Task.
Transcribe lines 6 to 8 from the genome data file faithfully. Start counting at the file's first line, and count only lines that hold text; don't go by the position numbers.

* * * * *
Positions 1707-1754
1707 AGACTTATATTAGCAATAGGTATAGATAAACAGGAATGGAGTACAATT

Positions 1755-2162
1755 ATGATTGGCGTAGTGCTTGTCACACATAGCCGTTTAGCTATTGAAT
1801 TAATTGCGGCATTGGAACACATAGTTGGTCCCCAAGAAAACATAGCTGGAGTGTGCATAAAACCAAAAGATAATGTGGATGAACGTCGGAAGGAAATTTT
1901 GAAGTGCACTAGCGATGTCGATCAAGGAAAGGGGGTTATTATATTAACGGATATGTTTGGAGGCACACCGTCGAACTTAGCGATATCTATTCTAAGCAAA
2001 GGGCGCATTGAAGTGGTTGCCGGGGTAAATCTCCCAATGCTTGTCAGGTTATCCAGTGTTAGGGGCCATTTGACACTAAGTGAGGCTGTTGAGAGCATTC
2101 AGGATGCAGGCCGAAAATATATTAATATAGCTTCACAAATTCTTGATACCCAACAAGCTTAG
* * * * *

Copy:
1901 GAAGTGCACTAGCGATGTCGATCAAGGAAAGGGGGTTATTATATTAACGGATATGTTTGGAGGCACACCGTCGAACTTAGCGATATCTATTCTAAGCAAA
2001 GGGCGCATTGAAGTGGTTGCCGGGGTAAATCTCCCAATGCTTGTCAGGTTATCCAGTGTTAGGGGCCATTTGACACTAAGTGAGGCTGTTGAGAGCATTC
2101 AGGATGCAGGCCGAAAATATATTAATATAGCTTCACAAATTCTTGATACCCAACAAGCTTAG